"I am My Beloved's and He is mine. . ."


If it can be said that prayer allows us to share the life of the Trinity, and I do think this is true of some kinds of prayer, then it may also be said that prayer incorporates us into divinity. If it "incorporates" us, who already have a body, then in a sense, God is incarnated in His adopted children. It is this divinization or incarnation that makes us fully part of the mystical body of Christ and it happens to each of us in greater or lesser degree (as God wills) when we turn our hearts to Him in prayer.

Keep in mind this is not theology, nor is it a studied remark. I'm completely insufficient to the task of attempting to explain how this might happen or even if I have phrased it properly. And I stand open to correction of my terminology or phrasing. But I think it is reasonable to say that prayer opens the door to Divine life here and now. And prayer starts with praying--old and well-worn words, tradtional prayers, or traditional forms. But I think we must keep in mind that is where prayer begins. It is not where prayer ends. The end of Prayer is the possession of God Himself in His entirety. In some sense by becoming His, He becomes ours entirely. When we set His seal upon us, He gives Himself to us in all of His majesty. We cannot see it, nor can we fully know it--this is what all of the Dark Night is really about--His brilliance is night to the senses and intellect, but when we are there He is Ours and we are His.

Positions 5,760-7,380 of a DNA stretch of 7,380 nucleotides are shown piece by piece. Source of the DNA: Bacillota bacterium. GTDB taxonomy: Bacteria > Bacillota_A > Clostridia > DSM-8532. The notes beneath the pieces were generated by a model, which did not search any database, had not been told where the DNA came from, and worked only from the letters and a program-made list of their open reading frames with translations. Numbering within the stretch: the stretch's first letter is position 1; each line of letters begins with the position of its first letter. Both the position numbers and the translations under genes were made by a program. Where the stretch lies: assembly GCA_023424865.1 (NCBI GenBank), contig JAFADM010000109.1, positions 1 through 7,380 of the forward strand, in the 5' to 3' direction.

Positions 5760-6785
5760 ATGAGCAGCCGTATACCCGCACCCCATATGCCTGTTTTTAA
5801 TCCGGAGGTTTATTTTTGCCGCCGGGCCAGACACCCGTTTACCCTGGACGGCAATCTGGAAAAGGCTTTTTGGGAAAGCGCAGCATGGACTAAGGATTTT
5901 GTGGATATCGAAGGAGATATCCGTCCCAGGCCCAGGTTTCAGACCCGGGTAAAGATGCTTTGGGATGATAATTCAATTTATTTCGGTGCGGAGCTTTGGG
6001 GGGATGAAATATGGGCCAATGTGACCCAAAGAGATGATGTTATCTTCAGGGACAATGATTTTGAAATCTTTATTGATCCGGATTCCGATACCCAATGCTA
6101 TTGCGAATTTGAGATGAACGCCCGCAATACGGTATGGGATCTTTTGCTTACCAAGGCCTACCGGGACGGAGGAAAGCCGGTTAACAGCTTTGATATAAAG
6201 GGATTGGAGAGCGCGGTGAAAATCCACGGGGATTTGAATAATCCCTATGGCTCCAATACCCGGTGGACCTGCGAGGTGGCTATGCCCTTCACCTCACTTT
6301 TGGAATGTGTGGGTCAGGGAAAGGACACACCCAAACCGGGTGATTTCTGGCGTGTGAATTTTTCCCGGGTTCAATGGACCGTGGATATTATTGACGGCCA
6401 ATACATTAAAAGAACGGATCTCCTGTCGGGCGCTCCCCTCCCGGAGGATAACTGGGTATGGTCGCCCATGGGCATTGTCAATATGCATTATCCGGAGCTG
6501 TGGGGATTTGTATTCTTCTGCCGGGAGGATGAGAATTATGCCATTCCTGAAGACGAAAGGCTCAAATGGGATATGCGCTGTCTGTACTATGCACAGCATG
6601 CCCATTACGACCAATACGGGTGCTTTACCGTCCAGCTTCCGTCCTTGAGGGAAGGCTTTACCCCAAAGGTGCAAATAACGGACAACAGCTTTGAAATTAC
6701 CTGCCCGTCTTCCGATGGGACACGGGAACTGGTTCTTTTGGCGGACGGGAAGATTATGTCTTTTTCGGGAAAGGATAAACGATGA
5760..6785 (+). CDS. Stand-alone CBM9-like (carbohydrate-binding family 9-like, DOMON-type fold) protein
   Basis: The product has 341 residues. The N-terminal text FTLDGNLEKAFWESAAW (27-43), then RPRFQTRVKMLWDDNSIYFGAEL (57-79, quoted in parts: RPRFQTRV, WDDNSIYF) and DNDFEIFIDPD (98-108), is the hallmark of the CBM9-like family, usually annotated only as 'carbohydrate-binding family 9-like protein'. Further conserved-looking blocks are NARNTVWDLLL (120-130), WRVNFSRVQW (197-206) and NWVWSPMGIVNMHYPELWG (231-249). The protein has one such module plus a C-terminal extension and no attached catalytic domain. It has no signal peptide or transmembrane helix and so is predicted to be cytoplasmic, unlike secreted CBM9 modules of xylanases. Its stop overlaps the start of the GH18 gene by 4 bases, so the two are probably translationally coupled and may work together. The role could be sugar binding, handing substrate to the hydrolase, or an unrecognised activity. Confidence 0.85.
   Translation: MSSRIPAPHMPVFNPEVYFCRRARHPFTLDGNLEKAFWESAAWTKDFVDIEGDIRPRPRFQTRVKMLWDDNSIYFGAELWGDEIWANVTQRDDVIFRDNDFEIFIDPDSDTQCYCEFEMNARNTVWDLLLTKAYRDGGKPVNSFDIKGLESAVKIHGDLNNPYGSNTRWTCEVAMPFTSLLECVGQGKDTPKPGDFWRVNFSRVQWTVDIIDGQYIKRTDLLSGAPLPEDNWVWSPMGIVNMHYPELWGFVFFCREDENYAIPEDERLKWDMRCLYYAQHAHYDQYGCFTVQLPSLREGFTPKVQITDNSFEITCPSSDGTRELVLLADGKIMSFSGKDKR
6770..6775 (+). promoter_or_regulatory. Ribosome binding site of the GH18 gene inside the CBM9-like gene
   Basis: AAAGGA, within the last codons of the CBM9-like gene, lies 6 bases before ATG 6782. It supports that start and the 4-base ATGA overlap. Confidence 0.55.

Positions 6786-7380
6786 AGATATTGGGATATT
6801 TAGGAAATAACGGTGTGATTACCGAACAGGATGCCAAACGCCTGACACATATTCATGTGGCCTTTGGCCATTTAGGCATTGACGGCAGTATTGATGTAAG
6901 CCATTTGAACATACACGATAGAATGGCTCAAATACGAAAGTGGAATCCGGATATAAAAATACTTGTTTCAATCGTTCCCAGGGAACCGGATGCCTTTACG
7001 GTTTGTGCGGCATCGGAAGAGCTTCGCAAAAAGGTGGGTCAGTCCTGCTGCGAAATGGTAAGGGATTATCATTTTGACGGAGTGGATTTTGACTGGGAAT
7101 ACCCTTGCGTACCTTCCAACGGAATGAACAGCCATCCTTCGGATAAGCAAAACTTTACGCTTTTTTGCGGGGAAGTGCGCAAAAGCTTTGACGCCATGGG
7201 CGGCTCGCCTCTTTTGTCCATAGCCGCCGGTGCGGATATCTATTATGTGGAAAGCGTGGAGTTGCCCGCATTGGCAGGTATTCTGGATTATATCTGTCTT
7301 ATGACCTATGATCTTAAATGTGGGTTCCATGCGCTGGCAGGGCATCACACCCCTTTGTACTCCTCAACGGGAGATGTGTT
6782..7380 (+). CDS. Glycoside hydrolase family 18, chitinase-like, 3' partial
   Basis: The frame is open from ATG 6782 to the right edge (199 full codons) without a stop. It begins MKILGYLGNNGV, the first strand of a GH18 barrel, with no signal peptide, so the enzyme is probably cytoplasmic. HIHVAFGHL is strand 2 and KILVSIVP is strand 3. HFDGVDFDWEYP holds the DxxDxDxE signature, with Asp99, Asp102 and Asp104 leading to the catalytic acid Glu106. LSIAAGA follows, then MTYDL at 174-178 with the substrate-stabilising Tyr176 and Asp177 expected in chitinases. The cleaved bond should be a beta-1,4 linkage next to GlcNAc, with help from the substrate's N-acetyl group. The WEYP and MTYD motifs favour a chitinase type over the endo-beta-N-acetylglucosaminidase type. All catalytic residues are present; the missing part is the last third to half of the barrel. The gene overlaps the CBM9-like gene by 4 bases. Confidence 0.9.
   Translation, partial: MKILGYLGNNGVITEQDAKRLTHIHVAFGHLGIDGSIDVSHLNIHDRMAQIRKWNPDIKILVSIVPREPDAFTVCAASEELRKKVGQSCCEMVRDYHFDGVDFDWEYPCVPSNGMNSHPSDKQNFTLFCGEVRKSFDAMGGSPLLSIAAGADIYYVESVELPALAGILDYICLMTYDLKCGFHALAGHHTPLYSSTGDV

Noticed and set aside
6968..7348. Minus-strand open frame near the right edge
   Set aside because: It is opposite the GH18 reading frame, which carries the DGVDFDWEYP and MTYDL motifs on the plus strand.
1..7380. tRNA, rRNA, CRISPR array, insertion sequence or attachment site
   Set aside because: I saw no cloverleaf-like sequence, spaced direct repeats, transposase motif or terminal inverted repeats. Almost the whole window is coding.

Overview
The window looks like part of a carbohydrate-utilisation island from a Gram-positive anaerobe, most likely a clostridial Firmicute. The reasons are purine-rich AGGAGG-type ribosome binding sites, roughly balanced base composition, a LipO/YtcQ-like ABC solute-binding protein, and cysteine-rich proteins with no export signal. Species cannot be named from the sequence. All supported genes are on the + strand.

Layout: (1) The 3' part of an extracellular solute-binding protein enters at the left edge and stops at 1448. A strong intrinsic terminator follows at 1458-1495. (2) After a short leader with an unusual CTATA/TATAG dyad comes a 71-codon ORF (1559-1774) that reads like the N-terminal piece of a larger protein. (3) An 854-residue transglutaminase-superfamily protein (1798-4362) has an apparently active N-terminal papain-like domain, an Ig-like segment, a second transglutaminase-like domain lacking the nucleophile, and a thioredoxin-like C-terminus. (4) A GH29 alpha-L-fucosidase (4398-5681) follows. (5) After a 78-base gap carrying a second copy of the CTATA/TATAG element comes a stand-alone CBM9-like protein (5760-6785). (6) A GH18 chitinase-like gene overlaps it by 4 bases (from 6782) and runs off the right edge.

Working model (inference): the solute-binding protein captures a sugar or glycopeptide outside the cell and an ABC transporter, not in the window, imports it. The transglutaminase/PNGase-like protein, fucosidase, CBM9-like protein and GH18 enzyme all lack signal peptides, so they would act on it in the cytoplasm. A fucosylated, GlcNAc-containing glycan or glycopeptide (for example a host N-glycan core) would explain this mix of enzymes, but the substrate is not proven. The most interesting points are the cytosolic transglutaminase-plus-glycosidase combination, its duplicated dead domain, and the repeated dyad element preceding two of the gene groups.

"I am my beloved's and He is mine."

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This page contains a single entry by Steven Riddle published on January 11, 2006 9:17 AM.

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